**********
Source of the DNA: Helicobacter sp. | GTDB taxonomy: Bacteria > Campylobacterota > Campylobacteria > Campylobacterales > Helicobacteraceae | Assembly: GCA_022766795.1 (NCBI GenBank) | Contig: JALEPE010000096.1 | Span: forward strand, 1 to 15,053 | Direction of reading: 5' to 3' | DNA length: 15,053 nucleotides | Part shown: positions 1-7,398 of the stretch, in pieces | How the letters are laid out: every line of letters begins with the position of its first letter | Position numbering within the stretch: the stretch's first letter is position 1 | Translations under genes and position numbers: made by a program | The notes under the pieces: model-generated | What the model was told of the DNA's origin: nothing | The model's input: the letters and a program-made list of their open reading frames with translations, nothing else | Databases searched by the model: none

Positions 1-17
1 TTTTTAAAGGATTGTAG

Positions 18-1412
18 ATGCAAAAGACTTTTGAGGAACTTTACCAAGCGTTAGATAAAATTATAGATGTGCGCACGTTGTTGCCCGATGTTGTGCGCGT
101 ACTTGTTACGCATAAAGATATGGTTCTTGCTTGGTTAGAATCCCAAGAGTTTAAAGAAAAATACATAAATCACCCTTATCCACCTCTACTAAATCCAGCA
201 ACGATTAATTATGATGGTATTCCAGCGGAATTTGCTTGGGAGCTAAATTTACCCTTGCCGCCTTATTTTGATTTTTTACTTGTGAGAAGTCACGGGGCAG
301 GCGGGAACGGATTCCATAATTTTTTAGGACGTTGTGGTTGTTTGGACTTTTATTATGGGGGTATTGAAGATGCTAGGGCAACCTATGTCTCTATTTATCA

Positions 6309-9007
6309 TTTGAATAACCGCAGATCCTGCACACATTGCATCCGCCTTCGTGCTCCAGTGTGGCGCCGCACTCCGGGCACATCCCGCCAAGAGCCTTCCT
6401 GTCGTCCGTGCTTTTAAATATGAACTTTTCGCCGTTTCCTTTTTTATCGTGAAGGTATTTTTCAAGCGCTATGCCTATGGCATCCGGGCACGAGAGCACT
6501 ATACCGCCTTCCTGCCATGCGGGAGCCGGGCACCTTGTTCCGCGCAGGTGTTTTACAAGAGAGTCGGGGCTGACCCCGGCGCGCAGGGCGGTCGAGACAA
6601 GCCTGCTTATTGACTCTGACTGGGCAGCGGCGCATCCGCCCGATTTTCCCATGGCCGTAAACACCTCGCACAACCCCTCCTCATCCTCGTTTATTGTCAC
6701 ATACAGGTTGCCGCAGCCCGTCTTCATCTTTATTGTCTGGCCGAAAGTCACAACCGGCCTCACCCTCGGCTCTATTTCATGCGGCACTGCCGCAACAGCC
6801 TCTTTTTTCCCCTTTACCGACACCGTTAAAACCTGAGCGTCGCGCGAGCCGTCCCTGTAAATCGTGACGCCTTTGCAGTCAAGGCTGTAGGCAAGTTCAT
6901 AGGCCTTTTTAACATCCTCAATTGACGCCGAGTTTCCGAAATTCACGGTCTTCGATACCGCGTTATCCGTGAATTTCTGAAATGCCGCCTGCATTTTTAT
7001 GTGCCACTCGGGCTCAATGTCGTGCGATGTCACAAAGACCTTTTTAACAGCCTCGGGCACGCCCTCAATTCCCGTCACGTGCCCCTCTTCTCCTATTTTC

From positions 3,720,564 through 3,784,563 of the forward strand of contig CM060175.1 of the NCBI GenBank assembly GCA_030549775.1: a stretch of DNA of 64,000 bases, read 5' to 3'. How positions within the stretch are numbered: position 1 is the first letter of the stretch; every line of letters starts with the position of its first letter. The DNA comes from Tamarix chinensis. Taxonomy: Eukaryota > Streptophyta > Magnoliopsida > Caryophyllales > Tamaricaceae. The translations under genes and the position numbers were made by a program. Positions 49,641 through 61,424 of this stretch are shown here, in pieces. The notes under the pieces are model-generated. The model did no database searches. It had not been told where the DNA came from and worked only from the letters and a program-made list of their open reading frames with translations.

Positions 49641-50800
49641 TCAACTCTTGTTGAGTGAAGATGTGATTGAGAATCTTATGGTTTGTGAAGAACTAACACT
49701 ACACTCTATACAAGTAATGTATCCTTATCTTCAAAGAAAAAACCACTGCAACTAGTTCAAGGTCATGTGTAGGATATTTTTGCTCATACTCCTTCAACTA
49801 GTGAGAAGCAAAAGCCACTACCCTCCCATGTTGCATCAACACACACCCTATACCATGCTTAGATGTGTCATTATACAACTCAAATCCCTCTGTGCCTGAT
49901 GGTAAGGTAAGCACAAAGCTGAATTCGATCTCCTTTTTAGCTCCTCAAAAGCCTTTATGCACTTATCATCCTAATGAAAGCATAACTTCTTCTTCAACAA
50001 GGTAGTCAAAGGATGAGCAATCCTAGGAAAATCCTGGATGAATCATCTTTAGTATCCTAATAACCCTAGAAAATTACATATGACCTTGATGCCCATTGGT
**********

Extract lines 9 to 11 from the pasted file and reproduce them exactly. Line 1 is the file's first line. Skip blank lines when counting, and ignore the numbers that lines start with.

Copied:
Positions 6309-9007
6309 TTTGAATAACCGCAGATCCTGCACACATTGCATCCGCCTTCGTGCTCCAGTGTGGCGCCGCACTCCGGGCACATCCCGCCAAGAGCCTTCCT
6401 GTCGTCCGTGCTTTTAAATATGAACTTTTCGCCGTTTCCTTTTTTATCGTGAAGGTATTTTTCAAGCGCTATGCCTATGGCATCCGGGCACGAGAGCACT